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Originally published: 2012-12-19 16:05:31
Last modified: 2012-12-19 16:05:31

A giant frog frozen in time? Memories of Old Beech’s Buckeye Creek

Mary Wagner / Special to The Avery Journal-Times

No, your eyes aren't playing tricks on you! No, it's not a real frog that had a spell cast on it by a wicked witch centuries ago. No, a kiss from a beautiful princess will not change this frog into a handsome prince.
This is just a huge rock that looks just like a frog. The rock is located in Buckeye Creek, which is located on Old Beech Mountain.
If the rock could talk, it would tell of stories of an old saw mill run by Mr. Dewey Harmon some years ago. Part of the waterwheel that was used to power the sawmill is still in the creek.
I got to meet Mr. Harmon and his wife Sadie years ago. I was 15 and it was the first time I had ever been to the mountains of North Carolina. You see, my sister Barbara married Dewey and Sadie's son, Dan.
What a first impression. My sister and I were from Baltimore – not city girls but not used to mountain folk and their ways. They were such good-hearted, good-natured people. They made me feel so welcomed in their home.
Friends and relatives of the Harmons came over to meet me. They were all so jolly and friendly. I loved the drawn-out Southern dialect.
There was no television, only a radio that played gospel music and sometimes I could hear a Hank Williams song on somebody's radio in the holler. Night was dedicated to a good card game of Rook. These people were serious about this game but yet there would be a lot of laughing and storytelling. This reminded me of home before television. We would sit around the radio and listen to “The Lone Ranger” or listen to the old songs of the early 1950s.
Supper was pork chops – not bought, but a pig Dewey and his brother-in-law Jack butchered. Dewey and Sadie were not rich in money, but they were rich in love, in heart and soul – just like my parents. Maybe that's why I wasn't homesick, they were good people-just like my parents.
I did have one little problem I had to overcome – there was no bathroom. But when we were growing up in Baltimore, there was no sewerage on our street either – we also had an outhouse.  But that was years ago – these are the mountains, you know, snakes and other critters.
My sister and I made the trip to the outhouse together. It was a two-seater, in case you wanted company. What I really had to overcome was taking a bath. Mrs. Harmon brought in this big washtub and put it in the middle of the kitchen floor. I looked at my sister. I didn't have to say anything – she knew what I meant. Mrs. Harmon filled it with buckets of water. I was already a very shy girl and the kitchen had a few big windows. I was told it was safe, that no one was going to be walking around the house outside – Mrs. Harmon made sure of that. I took my bath, said goodnight and went up the steep narrow steps to the upstairs bedroom.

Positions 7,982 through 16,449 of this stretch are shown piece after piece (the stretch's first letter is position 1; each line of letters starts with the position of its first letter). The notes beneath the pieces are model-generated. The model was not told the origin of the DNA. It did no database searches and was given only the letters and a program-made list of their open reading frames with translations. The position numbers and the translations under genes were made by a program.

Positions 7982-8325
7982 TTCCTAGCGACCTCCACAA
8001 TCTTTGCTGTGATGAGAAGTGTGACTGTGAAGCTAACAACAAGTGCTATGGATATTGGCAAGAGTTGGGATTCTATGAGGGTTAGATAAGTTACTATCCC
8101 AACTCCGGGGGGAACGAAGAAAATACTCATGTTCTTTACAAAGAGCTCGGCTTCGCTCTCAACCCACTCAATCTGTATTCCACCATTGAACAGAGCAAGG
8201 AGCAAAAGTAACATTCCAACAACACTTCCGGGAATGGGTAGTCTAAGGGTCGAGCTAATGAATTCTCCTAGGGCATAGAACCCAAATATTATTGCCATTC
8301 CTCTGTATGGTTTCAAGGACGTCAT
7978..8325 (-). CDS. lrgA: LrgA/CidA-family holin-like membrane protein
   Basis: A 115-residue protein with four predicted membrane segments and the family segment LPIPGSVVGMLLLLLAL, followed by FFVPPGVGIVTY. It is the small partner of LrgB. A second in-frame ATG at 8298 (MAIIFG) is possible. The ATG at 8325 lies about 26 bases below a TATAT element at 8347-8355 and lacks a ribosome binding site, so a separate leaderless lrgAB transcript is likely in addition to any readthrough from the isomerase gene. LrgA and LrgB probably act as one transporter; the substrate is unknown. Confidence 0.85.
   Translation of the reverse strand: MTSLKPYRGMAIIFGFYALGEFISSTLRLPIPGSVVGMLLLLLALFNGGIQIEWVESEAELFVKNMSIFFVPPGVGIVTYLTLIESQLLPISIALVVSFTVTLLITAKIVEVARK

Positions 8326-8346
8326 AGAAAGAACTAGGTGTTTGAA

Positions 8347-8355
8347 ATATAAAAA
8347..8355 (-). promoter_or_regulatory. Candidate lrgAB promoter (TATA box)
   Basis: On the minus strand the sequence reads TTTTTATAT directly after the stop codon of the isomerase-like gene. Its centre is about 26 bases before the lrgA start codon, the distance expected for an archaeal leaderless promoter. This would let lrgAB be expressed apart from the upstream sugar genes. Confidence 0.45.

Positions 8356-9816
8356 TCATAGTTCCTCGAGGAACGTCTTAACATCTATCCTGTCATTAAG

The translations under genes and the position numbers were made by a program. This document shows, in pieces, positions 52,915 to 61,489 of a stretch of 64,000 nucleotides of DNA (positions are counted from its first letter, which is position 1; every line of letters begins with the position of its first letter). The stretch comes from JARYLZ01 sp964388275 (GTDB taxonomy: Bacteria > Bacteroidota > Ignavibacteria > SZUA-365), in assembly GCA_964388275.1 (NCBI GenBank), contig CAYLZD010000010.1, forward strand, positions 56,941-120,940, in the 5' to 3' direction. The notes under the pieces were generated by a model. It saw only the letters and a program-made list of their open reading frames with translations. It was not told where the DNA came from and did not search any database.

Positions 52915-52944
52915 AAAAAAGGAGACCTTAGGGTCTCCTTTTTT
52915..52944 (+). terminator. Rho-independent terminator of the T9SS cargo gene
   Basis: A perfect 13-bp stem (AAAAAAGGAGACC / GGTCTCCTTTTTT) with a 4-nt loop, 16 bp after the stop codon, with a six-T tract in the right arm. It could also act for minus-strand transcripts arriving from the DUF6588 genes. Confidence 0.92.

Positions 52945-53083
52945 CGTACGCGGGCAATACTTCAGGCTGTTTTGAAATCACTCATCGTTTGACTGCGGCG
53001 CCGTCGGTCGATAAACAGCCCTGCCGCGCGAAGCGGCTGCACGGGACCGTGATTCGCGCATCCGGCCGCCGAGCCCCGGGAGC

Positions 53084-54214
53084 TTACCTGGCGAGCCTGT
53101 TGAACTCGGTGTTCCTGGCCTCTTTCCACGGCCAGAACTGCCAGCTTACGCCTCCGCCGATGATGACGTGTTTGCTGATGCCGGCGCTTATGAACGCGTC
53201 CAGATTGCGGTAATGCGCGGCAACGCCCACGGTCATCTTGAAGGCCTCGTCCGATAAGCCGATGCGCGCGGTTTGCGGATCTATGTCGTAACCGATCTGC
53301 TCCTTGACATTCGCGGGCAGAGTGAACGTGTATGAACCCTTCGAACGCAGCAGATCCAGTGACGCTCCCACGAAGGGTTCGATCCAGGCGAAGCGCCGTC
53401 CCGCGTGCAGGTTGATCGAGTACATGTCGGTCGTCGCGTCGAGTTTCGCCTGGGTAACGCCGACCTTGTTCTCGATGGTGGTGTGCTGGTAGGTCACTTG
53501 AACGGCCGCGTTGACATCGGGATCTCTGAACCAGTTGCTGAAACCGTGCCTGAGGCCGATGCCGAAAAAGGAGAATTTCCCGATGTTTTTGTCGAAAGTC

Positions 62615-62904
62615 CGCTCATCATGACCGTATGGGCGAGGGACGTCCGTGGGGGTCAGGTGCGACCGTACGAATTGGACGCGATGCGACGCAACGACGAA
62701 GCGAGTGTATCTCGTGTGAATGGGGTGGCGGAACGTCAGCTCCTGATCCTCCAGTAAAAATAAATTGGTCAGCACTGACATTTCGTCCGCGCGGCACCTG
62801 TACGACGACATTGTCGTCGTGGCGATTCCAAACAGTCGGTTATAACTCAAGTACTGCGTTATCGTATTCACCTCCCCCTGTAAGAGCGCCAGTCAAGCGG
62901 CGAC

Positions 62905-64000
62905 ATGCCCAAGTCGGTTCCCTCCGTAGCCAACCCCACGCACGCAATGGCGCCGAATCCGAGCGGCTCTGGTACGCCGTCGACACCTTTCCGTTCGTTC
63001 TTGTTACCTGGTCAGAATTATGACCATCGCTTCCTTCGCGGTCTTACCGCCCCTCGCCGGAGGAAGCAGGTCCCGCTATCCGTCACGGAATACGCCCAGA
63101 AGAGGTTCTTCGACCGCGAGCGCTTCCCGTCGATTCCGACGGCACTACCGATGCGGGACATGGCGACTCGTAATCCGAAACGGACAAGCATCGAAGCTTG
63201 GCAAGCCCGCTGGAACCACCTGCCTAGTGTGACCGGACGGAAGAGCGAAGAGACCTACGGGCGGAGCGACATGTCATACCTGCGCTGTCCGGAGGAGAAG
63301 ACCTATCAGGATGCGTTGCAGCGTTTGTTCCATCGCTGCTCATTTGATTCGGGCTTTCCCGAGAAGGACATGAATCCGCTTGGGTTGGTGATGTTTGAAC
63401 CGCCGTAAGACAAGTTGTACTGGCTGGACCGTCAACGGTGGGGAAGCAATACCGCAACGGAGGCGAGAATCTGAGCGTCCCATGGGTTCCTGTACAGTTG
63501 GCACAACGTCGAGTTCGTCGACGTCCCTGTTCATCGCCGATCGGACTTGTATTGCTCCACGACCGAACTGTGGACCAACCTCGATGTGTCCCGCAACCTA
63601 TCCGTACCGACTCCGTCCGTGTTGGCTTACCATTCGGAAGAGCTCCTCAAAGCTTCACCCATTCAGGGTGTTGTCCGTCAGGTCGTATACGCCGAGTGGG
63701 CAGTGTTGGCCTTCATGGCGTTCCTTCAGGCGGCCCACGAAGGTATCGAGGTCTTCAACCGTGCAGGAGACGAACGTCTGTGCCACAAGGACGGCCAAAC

I really did sleep well; must have been that good, clean, country air. When I got up the next morning, breakfast was being made – homemade biscuits and fried chicken. And I have to say the chicken was not bought from the store – it was killed and plucked by Mrs. Harmon. What a breakfast! I couldn't get over having fresh fried chicken early in the morning. It was explained to me that before you go into the fields to work, a good breakfast is something you have to eat.
Lunch was the same – delicious and a lot. After lunch my sister and her husband took me into Boone to show me the town. At that time the road in front of the Harmon's home was a dirt road and the Town of Boone consisted of the main street and a small college. Today Buckeye Creek Road is a busy hard-topped road and Boone consists of highways, a mall, all kinds of restaurants, elegant stores, beautiful homes and the college surrounds the town. There is so much more to add to this list; it would take all day to list the amenities that Boone has.
When we got back to the Harmon's home we all sat on the porch. It was so nice. Mr. Harmon would tell jokes. Mrs. Harmon would make fun of him. The night came, another game of Rook with family and friends then off to bed. I hated to see the day end. We had to head home to Baltimore the next morning.
The next morning we all said our goodbyes. I really hated to leave. I thought how lucky my sister's husband was to have such good-natured parents. I realized even more at that moment how lucky my sister, brother and I were to have loving, caring and hardworking parents like we had.
As we passed the rock frog leaving Buckeye Creek for home, I thought, “I'll be back Mr. Froggy.” I was 15 then, I'm 66 now, my sister is 70, Dan and his brothers and sisters and parents are gone. I still visit my sister as often as I can and Mr. Frog is still in Buckeye Creek and he is still a stone and hasn't been kissed by a princess yet.